Community engagement is not only key to the university’s pursuit of its social responsibility ideals. It is also a key pillar of UP’s hybrid approach to teaching and learning, which includes teaching and learning in class, online and in community settings. The university is committed to pursuing this approach, not only because it is viewed as the most effective means of ensuring student success both prior to and following graduation, but also because it embodies a powerful way of enabling students to learn the value of social solidarity, social justice and community.

PG: How are projects woven into the curriculum and what are the benefits for students and communities?

ND: One of the premises on which UP’s community engagement programmes are based is that the education that is afforded to our students gives them access to the skills, attributes and substantive freedoms – see the writings of Indian economist and philosoper Amartya Sen, for example – that enable them not only to fulfil their career aspirations and to lead more actualised lives, but also to contribute to the life chances of others who do not yet have the opportunities they have. 

Another premise is that our students’ collaboration with communities beyond our university campuses offers them essential knowledge and skills that they would not otherwise acquire. The university’s community engagement programmes are considered core to teaching and learning as well as research at UP.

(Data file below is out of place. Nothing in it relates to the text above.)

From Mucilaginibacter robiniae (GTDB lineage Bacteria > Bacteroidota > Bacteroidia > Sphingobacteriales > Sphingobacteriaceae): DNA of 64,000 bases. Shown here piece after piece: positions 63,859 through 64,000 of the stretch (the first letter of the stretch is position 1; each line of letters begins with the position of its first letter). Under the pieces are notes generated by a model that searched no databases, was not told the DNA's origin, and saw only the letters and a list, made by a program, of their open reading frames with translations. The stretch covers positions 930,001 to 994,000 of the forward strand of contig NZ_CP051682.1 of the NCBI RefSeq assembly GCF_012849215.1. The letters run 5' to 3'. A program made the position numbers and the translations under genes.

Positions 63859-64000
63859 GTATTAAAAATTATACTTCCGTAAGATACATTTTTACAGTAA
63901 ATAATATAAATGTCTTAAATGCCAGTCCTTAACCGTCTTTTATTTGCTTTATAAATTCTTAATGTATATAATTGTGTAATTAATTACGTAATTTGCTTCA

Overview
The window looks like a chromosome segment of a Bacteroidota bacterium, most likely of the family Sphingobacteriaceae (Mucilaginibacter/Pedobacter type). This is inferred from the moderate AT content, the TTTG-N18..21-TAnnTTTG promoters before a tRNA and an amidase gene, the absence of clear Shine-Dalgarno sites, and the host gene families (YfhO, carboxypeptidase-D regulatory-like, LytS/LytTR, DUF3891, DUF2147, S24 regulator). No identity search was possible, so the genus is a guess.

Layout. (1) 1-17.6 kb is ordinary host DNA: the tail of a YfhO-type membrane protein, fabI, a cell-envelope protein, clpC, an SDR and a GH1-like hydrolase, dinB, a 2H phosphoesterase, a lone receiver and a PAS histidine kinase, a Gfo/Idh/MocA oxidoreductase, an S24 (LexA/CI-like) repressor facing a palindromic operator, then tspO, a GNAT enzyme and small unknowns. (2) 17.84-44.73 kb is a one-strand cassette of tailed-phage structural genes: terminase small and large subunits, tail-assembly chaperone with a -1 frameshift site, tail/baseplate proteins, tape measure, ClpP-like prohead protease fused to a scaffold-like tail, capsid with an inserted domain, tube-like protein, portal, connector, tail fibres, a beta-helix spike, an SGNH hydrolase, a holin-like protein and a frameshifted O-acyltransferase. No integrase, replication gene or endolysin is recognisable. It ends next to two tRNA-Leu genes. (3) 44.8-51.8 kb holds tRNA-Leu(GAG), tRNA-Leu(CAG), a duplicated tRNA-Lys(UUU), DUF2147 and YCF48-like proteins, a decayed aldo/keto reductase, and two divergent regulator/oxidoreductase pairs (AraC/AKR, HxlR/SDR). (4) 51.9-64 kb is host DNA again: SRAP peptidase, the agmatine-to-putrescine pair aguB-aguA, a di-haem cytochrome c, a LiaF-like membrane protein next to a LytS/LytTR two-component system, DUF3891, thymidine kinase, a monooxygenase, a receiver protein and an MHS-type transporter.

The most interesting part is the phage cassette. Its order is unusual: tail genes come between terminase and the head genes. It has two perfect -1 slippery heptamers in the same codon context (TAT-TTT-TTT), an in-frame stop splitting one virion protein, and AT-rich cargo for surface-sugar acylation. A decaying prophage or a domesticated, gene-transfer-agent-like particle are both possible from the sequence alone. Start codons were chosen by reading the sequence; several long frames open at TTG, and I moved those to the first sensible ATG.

All faculties are involved in community engagement. The extent and nature of their involvement vary depending on the programmes offered. Professional or accrediting bodies may mandate curricular community engagement and development, or it is simply an integral part of community-based learning and practical work modules. In a significant number of cases involvement in community engagement is voluntary.

PG: UP’s Random Acts of Kindness campaign also falls within your portfolio. Tell us more about this.

ND: We had initiated the Random Acts of Kindness campaign in 2019 as a means to engender greater levels of caring and social cohesion within the university community.

Over the past decade or two, kindness has become an object of ongoing study in psychology. It has been argued that historically, kindness, altruism and compassion served the important function of ensuring the survival of human communities, especially in situations of threat. Interestingly, recent empirical research in positive psychology has found that the expression of these attributes, in addition to their assumed survival function, fulfil a range of other psychological functions for the individual as well. For example, it has been found that acts of kindness frequently result in stress reduction, decreased levels of depression, a heightened sense of personal well-being, an improved sense of self and better physical health. So being kind to others is being kind to oneself.

- Author Primarashni Gower